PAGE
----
When interviewing or working in networking, being well prepared is very important. However it is even more important not to misrepresent or guess when responding to situations. While it might be frowned upon to say “I don’t know” in an interview, it is better than being confident and wrong. In this case, the candidate should follow the “I don’t know” with how they would proceed and gain the requisite knowledge so they could do the required task.

Some people think that they should have an answer for every question. I’ve been in the industry for more than 15 years and certainly don’t have all of the answers. Having the confidence to say “I don’t know” is important, liberating and helps keep us all out of trouble.

4. Entry Level Salary–

Some have unrealistic salary expectations when entering the field of networking. I sometime hear advertisements from technical schools that are similar to these misaligned expectations. The bottom line is that an entry level job might not pay what some would expect. This is mostly a problem with career changes who have family obligations or lifestyle expectations that they are trying to maintain.

For those having fewer obligations, an entry level networking job might be enough and is a great starting point for what may be a great technology career. Those having higher initial income requirements may need to work in the field as a second job until their knowledge and experience can command an adequate salary.

5. Knowledge Limitations–

Whether anyone wants to admit it or not, those beginning a new career has some limits in their knowledge. Having not faced and solved many of the real world challenges yet, they’re bound to make mistakes. It is important to recognize high risk situations and perform adequate research prior to making changes that could be “career limiting moves”. When mistakes are made, and mistakes WILL be made, it is important to learn exactly what happened and how to prevent similar issues in the future.

6. Tendencies of Introversion–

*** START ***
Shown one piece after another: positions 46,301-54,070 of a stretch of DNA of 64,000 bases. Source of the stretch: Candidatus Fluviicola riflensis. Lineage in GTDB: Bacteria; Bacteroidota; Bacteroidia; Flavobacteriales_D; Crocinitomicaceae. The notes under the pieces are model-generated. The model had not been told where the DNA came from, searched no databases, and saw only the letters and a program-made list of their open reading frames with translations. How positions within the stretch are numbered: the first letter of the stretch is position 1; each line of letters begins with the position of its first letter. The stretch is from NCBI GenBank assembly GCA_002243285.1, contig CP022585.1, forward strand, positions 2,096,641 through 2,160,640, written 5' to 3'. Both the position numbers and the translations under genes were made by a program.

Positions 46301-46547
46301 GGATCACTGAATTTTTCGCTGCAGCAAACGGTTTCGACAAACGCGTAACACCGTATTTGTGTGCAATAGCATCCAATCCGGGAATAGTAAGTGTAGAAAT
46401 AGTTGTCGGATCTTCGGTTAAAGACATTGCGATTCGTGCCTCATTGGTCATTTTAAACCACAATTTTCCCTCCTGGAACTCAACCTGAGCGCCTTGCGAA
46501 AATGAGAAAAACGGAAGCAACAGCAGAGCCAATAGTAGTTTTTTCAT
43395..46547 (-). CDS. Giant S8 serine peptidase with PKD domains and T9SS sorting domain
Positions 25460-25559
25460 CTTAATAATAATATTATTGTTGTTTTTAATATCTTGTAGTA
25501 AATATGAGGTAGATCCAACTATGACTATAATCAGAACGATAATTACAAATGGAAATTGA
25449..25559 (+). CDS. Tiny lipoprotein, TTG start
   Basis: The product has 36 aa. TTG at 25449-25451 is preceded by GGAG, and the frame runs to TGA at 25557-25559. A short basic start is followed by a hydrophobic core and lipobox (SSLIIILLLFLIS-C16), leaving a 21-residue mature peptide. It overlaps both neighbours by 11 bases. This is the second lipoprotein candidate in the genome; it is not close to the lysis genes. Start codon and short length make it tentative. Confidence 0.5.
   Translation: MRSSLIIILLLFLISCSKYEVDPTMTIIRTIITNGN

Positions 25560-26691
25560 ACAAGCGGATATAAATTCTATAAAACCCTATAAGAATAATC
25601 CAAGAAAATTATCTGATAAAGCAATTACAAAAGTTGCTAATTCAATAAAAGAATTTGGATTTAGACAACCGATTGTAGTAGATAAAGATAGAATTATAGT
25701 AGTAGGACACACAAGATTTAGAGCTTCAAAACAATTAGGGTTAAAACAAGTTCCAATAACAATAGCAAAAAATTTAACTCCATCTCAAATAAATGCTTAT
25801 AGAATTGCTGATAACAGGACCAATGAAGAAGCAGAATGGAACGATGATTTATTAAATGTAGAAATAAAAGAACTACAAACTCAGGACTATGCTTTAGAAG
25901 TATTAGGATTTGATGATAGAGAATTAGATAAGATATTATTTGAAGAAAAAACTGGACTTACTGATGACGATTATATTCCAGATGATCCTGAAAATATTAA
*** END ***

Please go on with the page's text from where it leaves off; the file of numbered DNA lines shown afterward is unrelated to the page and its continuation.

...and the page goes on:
Introverts tend to gravitate away from roles like sales and marketing and find themselves in fields where they spend more time working alone or in less visible environments. As a result, many of those seeking work in networking seem to have introverted tendencies. This affects how they approach things. Some may fall into the trap of going for another certification when they should be figuring out how to build and document experience on their resume. Those working may continue to struggle with a problem that might be easily resolved by collaborating with someone more familiar with the particulars of the environment.

Introversion is not something that is easy to overcome. However, it is important to realize that these tendencies exist and that there is benefit from the interaction with others. When the logical next step is to open a case, ask a colleague for help, or network with like minded individuals, it is necessary to push beyond the reluctance to deal with others. It takes a lot of energy, but is worth the effort.


Getting started in a networking career can be challenging. Most importantly, job seekers should do some planning and level-set their expectations. Understanding the opportunities and expectations of the available opportunities will keep expectations in-line and highlight any areas requiring attention.

There are several obstacles that networking hopefuls should expect to face. Depending on the situations, some of these are more or less relevant. Additionally, some are more difficult to overcome than others. Those pursuing a networking career because they love technology can be successful if the understand these obstacles and create a plan that overcomes them.